There’s one thing I’ve learned while helping build a company from a semi-functioning, seeded funded startup, to a venture capital darling of the mobile advertising industry. And it’s not some “secret sauce” that only successful companies know about. It’s not even about culture, revenue, or profit, although it directly affects all three.
Many of us approach business like “a chicken running around with its head cut off.” If something isn’t working, we can’t quite identify what it is, and if something IS working, we can’t quite figure out why. It’s actually the latter that is the biggest hinderance. If something works, why fix it? Well, if it’s working because you the entrepreneur are logging hundreds of hours and answering thousands of emails, what’s working clearly isn’t scalable.
In order to build a business and life worth leading, it’s imperative that we become product people.
First, what does it mean to be a product person? A product person is someone who can conceptualize the flow of a business or entity, from production to sale. Whether it’s a tech company with no physical assets or a manufacturing company with only physical assets, a product-oriented business person is able to understand the business from end-to-end.
They understand what the product is, how it’s built, why it’s built the way it is, and who it’s being sold to.
But most important, by understanding the process flow of the business, a product person understands what current systems are in place, how they can be more efficient, and what systems need to be in place in order to scale.
Taking a step back, a business is a set of systems, set up by entrepreneurs in an automated fashion, so that they can run, self-sufficiently, without the constant supervision of it’s creators.
An efficient business, whether it be a lifestyle company or a fortune 500 company, is one that has defined systems and processes that allow it to achieve its end goal with minimal waste. Whether that waste be time, money, or resources, systems and processes are put in place to mitigate.
For a business to be successful, it’s imperative that it’s systems are either defined or refined, with an end goal of automation or scalability.
That means for you to be successful as an aspiring entrepreneur, you need the ability to conceptually see the systems and processes that make up a business, and than know how to make them better. Know how to make them more efficient.
I’ve mentioned it before, but what’s so cool about business is that it’s as physical as it is psychological. Often times you can’t see a system or process, it just is. Like artwork, a product person is able to see these qualitative aspects of a business as concrete things in their mind, and then have the ability to express them in the physical world.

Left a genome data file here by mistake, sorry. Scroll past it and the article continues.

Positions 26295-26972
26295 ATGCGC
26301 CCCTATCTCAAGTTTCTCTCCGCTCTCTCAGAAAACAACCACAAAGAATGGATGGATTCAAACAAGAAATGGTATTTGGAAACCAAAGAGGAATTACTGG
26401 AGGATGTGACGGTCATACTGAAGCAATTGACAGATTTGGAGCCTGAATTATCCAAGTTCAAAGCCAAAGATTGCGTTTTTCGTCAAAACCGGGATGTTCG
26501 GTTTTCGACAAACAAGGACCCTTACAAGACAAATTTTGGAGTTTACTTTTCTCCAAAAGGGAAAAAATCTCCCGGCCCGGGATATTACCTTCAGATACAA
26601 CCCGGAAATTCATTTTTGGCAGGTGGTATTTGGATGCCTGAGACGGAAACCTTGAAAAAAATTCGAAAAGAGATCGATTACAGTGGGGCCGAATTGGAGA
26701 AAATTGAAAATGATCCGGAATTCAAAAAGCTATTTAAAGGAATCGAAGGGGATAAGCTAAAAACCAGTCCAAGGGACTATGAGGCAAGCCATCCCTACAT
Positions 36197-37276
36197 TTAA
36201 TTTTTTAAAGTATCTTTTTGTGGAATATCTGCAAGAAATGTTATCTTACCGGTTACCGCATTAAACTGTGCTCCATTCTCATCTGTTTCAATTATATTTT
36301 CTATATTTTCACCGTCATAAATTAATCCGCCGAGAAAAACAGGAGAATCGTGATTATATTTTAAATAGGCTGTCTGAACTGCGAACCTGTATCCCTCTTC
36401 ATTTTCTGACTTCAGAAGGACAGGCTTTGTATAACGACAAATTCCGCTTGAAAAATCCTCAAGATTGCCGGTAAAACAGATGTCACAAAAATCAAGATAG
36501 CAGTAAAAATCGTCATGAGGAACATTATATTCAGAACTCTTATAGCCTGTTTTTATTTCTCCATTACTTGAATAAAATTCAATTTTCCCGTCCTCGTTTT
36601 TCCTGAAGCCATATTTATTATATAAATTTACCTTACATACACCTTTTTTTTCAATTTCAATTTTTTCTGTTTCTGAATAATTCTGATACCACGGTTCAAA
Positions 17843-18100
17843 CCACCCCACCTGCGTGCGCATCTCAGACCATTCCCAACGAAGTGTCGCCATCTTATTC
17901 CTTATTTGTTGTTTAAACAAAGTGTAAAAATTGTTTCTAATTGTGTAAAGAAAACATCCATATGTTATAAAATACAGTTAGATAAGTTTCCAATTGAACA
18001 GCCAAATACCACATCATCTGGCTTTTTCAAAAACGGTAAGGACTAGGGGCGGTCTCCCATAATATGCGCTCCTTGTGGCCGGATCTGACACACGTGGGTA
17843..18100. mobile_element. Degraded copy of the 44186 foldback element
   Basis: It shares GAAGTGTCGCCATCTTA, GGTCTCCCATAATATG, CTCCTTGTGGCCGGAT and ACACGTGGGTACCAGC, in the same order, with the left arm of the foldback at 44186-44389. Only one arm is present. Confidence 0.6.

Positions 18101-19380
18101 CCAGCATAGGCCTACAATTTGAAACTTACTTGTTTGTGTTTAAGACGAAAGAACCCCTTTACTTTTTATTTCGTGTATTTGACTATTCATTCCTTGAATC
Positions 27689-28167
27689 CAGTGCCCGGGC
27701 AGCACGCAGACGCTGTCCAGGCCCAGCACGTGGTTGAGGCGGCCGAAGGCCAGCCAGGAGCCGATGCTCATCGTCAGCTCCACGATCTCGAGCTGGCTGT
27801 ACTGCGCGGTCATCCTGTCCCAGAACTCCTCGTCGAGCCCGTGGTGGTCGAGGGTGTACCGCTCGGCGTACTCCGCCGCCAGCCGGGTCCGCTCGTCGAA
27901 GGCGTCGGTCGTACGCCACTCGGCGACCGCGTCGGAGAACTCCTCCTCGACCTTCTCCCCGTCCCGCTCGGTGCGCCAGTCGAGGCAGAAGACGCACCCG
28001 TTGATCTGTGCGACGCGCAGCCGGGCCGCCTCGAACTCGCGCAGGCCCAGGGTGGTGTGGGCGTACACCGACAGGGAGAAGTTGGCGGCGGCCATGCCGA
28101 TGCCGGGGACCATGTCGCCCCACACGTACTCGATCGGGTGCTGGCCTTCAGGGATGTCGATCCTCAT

Whiteboarding is a great way to practice being product oriented. If you currently work in a business, take some time to map out the process flow of the entire company.
How many steps does it take to get from raw materials to customer satisfaction? Are there ways to reduce those steps? Ways to make them quicker while keeping their efficiency? When you start to ask yourselves these questions, you start to think like a product person.
What’s more, once maximum efficiency is reached with current resources, it’s the job of a product person to reallocate those resources so that the best assets are working toward the best systems and processes.
If you have 5 computer engineers, for example, and the user interface of your flagship app has a bug, you’d immediately reallocate your engineering resources toward fixing that app. Once fixed, you’d probably put a process in place so a bug like that won’t happen again. And you’d do this by dedicating an engineer to the quality assurance of the app.
This might take time away from another project, but as your flagship app, it’s imperative that the user experience is seamless.
A good product person would be able to identify a problem like that, figure out a way to reallocate resources to fix the problem, and then know what type of future system and what type of resources are needed so: the problem occurs less often, revenue is restored (if you’re making any, you Silicon Valley App developers you), and value is returned to the consumer.
In essence, a product-minded person is able to see the gears of a business, and then knows how to grease the gears to make them run smoother.
So whether you’re an aspiring entrepreneur, a solo-preneur, or part of a larger organization, be a product person. Not only will it make your business more efficient, but it will make you more efficient. And I don’t need to tell you that whether you’re goal is massive profits, massive social impact, or massive free time, efficiency is all that matters.